Suddenly the Captain’s countenance changed. He became very apologetic and sympathetic. He reached out to me and immediately informed me that my husband was fine. He said that he was near my home (on other business) and thought it would be a nice idea to drop by and take his Ombudsman out to lunch. He had not stopped to ponder the implications that his escorted arrival along with the CACO would indicate regarding the death of my husband. At that point, I was very happy that my husband was okay, but I was in no shape to go out for a lighthearted lunch; I declined the invitation.

My point is that military families live on the edge of disaster every single moment of their loved one’s career. It is a highly stressful and insecure existence. If you pile on top of that, the death of their service member (especially overseas) where a body may not be returned to them, you immeasurably increase prolonged devastation that will most likely lead to complicated grief recovery.



Some survivors find it difficult to believe their loved one has died.

This is especially true with a decedent’s body is not recovered.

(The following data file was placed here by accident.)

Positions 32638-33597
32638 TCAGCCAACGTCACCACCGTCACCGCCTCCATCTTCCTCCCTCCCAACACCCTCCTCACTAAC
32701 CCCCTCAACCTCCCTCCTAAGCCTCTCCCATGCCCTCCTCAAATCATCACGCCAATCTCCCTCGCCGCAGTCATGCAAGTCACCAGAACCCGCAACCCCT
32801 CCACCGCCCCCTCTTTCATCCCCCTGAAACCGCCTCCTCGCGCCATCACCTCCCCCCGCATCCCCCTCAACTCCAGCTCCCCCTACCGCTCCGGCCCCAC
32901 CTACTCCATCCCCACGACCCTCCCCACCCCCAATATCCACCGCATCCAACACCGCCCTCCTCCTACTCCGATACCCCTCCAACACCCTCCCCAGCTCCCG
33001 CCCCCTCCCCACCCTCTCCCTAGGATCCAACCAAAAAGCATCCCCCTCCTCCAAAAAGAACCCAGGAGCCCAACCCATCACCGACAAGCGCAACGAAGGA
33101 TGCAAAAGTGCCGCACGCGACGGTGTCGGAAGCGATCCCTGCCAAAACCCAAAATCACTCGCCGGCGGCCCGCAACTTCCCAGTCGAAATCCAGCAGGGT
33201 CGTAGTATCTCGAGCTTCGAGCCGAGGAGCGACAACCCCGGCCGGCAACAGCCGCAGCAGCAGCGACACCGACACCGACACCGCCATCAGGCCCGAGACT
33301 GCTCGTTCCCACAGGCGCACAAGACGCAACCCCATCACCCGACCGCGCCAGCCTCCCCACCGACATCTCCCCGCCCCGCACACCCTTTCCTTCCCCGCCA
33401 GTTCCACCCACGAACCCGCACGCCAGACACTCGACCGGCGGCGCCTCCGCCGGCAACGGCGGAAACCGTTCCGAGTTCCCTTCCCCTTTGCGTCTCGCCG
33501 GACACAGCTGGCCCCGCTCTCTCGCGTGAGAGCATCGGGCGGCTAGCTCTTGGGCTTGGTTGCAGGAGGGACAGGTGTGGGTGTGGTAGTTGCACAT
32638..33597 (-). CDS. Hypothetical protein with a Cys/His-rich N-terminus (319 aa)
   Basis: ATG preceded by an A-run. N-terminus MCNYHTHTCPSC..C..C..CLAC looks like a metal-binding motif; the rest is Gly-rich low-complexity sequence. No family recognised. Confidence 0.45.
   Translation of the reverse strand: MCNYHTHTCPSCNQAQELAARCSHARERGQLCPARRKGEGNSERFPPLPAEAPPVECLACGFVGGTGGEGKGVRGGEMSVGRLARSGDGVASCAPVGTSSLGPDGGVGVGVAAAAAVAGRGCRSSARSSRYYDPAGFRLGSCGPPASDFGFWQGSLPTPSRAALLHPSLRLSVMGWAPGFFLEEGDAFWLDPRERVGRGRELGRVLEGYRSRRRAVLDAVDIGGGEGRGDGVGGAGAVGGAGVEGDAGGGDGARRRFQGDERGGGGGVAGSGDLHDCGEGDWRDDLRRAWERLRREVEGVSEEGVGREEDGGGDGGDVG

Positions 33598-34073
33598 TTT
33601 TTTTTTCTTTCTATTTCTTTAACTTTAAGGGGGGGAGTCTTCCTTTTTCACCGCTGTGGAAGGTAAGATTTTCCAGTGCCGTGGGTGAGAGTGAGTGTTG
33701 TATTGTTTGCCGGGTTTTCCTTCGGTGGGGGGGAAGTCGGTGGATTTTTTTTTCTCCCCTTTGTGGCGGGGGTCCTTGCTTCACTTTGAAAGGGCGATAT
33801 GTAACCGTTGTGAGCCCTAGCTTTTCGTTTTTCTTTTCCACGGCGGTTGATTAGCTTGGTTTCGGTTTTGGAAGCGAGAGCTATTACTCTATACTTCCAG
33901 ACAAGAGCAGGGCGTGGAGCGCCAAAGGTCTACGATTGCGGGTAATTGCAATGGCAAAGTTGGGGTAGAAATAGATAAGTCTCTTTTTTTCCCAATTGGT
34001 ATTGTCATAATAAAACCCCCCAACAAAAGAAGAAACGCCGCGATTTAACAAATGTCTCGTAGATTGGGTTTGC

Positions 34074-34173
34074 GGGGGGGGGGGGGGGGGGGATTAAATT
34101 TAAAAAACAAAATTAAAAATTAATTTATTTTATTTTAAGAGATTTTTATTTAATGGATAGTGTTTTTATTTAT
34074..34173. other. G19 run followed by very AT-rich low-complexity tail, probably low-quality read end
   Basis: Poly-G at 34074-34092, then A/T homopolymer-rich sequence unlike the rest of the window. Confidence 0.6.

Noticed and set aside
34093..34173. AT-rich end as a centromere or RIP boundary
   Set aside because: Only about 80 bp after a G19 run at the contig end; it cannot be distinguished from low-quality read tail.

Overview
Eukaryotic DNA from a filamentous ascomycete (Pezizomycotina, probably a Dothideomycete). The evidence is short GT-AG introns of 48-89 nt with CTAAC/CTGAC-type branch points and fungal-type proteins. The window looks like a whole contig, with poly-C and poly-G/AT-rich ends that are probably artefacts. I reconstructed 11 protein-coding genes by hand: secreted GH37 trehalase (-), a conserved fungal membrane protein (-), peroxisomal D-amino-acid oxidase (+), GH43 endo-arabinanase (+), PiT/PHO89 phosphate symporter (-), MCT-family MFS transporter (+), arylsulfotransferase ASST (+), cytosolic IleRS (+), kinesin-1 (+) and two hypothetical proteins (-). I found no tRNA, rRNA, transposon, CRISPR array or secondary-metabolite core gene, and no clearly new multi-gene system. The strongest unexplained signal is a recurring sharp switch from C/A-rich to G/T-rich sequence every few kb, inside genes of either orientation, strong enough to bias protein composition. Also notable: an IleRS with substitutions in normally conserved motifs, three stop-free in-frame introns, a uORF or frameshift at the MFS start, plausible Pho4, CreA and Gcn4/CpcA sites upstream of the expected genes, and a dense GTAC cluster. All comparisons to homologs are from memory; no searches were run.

Military families often suffer disbelief.

This situation can cause extreme recovery difficulties for the survivors.

In such circumstances, professional counseling is advised. (Mourning Light II, 2016)

My Great Uncle, who served in the US Navy, was killed in action during the Pearl Harbor attack. He was a very young man and had not yet married. Therefore, upon his death, my great-grandmother was his immediate next of kin. Due to the savage attack on American soil by the Japanese, the bodies of many American service members were unrecoverable. My great-grandmother lived the rest of her days vacillating between uncontrolled sadness and haunting disbelief. Her husband, my great-grandfather, passed shortly thereafter. This loss, coupled with her disbelief of her son’s death, added additional grief to her complicated recovery scenario. Unfortunately, my great-grandmother was isolated in the backwoods of Louisiana, next to the Texas border. Back then, grief recovery assistance was not even a concept in her area of residence. My great-grandmother never left her home after that. She died in a tiny wood-framed house next to Black Bayou of devastating loss.